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^ 5th station:

And so off we went exploring each station, stopping off to check out the different parts of the old city (and briefly for pomegranate juice) before carrying on ultimately toward to the Church of the Holy Sepulchre.

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^ 6th station:

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^ 7th station:

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^ 8th station:

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^ 9th station:

The Church of the Holy Sepulchre is so much bigger than it looked from the Tower of David earlier. It is, as I mentioned earlier, of particular importance to Christians as it is the site where Jesus was crucified, buried and resurrected.

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^ 10th – 14th station; all at The Church of the Holy Sepulchre. In order: 10th Station – Jesus is stripped of his garments, 11th Station – Crucifixion: Jesus is nailed to the cross, 12th Station – Jesus dies on the cross, 13th Station – Jesus is taken down from the cross, 14th Station – Jesus is laid in the tomb.

In 312 AD (312 years after the crucifixion of Jesus Christ), Roman Emperor Constantine, after having a vision, sent his mother: Saint Helena, to look for the tomb of Jesus Christ and aided by two Bishops (one of whom was a historian) found 3 crosses near a tomb in Jerusalem in the area believed to be where Jesus was crucified. The cross was sent to Rome – this, by the way, turned out to be another one of those personal full circle moments as the cross that was taken from this very place back to Rome is the one I spoke about in this post here when we were in Rome (it’s the one where you have to climb the stairs on your knees to get to).

On finding the cross and the tomb, Constantine ordered for a church to be built here.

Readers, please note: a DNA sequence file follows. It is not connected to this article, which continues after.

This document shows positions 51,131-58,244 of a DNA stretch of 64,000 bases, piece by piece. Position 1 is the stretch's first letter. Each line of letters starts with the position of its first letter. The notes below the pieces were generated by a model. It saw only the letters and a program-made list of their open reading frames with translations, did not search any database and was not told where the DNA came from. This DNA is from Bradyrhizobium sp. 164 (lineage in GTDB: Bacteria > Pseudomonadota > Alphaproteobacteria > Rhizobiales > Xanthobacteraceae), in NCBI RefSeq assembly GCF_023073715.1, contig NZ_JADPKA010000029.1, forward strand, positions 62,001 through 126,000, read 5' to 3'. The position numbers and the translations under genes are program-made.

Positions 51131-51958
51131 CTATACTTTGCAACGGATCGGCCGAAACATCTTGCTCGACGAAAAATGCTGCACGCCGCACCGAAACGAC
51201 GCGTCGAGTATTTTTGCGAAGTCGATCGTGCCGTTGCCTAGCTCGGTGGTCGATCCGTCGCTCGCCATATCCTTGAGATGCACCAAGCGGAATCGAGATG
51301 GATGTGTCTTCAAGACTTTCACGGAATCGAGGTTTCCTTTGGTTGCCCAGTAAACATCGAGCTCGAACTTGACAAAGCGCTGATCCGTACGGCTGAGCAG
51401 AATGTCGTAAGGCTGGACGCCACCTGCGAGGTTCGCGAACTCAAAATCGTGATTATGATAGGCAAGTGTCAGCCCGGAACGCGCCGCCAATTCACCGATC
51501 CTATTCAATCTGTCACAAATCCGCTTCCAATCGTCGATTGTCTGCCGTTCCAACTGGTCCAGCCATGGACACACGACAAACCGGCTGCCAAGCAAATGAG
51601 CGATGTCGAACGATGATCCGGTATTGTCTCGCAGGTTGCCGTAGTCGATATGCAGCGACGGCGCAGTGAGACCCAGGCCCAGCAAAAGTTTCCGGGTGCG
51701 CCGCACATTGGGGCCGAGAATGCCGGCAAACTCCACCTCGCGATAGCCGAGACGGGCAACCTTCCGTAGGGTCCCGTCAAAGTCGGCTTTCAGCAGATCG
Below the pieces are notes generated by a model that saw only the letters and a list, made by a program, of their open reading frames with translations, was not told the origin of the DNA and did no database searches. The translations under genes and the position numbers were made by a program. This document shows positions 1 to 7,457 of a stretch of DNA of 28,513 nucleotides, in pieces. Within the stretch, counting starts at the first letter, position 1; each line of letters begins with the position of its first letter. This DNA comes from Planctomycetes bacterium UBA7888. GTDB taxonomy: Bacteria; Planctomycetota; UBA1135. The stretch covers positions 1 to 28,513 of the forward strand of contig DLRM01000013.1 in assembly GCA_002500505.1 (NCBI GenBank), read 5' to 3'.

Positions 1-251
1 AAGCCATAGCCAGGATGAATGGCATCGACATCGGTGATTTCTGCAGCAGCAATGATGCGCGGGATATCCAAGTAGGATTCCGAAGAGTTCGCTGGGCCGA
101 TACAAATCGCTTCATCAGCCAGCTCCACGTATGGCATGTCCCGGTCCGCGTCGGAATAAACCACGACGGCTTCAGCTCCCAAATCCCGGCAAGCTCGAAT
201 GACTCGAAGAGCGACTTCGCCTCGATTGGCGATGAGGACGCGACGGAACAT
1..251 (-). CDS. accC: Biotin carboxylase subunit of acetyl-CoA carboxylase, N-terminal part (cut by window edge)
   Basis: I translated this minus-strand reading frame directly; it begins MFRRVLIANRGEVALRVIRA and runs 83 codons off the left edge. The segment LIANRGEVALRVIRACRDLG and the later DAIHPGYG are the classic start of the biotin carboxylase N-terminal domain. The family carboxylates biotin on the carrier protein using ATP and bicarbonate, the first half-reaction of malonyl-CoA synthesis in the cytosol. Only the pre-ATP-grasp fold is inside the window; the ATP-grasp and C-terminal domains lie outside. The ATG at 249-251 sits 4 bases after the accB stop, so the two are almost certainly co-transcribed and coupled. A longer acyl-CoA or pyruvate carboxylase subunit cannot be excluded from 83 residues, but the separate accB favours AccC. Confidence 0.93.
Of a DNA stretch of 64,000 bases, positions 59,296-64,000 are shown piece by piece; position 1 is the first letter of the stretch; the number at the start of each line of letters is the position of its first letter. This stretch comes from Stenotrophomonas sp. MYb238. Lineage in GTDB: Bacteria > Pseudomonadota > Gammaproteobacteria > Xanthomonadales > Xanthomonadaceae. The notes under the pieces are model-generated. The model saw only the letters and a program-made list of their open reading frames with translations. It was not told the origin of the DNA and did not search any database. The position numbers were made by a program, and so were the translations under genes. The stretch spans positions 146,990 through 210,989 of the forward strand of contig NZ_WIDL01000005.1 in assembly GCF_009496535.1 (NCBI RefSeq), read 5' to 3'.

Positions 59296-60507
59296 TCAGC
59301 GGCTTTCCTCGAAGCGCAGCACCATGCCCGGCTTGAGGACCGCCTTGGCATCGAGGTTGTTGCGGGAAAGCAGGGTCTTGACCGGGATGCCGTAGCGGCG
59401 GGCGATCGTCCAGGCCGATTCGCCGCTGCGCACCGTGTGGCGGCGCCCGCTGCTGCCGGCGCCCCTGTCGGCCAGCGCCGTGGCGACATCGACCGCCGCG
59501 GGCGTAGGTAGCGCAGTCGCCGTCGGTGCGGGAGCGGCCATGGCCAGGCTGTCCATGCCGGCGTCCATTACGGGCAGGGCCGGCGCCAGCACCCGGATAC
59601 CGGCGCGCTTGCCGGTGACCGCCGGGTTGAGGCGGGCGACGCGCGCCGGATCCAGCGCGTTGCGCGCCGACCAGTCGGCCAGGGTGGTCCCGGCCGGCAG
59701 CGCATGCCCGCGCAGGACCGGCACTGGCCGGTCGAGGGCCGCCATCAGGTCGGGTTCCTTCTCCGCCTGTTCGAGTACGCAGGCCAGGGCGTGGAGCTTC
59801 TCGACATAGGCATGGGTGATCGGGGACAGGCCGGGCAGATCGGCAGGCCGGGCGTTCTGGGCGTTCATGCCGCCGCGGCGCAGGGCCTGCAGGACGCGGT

The church was rebuilt and destroyed over several centuries, leaving behind the Church of the Holy Sepulchre in the current state.

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When you’re in the church, you have to queue for each of the stations, especially do for the point of crucifixion (which is up the stairs) and the tomb where Jesus was buried and resurrected so be sure to leave enough time to queue if you want to visit these specific spots. (You can see them without queuing but you can’t go into the tomb without queuing or bend down to see and touch the crucifixion spot).

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An ‘unofficial’ station in the Church of the Holy Sepulchre is where Jesus’ body was anointed before burial and is one spot you’ll find lots of people kneeling and praying in front of.

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After a little while here, we left the Church of the Holy Sepulchre and decided to call it a day in the old city of Jerusalem.

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A quick coffee stop and a jaunt through the market for souvenirs, we hopped into our van and headed to one of the most poignant spots in our entire trip and one that finally shed some light on a part of this world I felt I knew relatively little about.

Said place was the West Bank, where we got to meet with Israeli and Palestinians living in the West Bank and actually learn first hand from them, what was going on here.

Suffice to say, there’s way too much to cover in that than I can put in this post so I’ll cover this properly in the next post.